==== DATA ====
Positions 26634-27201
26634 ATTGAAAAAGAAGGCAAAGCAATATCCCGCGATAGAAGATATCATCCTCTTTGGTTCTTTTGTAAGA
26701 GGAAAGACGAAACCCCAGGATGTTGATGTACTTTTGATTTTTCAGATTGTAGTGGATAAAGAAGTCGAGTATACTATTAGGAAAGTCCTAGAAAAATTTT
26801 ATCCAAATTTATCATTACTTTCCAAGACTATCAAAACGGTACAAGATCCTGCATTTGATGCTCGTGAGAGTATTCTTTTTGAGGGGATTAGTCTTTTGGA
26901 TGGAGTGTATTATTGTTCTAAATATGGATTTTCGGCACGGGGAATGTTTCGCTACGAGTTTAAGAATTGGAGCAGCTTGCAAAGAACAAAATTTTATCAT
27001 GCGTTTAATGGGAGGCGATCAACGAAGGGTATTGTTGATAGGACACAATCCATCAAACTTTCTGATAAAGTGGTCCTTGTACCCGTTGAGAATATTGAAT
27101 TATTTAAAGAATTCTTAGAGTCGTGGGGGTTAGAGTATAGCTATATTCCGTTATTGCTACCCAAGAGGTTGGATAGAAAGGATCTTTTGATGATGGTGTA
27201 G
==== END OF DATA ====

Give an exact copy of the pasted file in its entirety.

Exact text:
Positions 26634-27201
26634 ATTGAAAAAGAAGGCAAAGCAATATCCCGCGATAGAAGATATCATCCTCTTTGGTTCTTTTGTAAGA
26701 GGAAAGACGAAACCCCAGGATGTTGATGTACTTTTGATTTTTCAGATTGTAGTGGATAAAGAAGTCGAGTATACTATTAGGAAAGTCCTAGAAAAATTTT
26801 ATCCAAATTTATCATTACTTTCCAAGACTATCAAAACGGTACAAGATCCTGCATTTGATGCTCGTGAGAGTATTCTTTTTGAGGGGATTAGTCTTTTGGA
26901 TGGAGTGTATTATTGTTCTAAATATGGATTTTCGGCACGGGGAATGTTTCGCTACGAGTTTAAGAATTGGAGCAGCTTGCAAAGAACAAAATTTTATCAT
27001 GCGTTTAATGGGAGGCGATCAACGAAGGGTATTGTTGATAGGACACAATCCATCAAACTTTCTGATAAAGTGGTCCTTGTACCCGTTGAGAATATTGAAT
27101 TATTTAAAGAATTCTTAGAGTCGTGGGGGTTAGAGTATAGCTATATTCCGTTATTGCTACCCAAGAGGTTGGATAGAAAGGATCTTTTGATGATGGTGTA
27201 G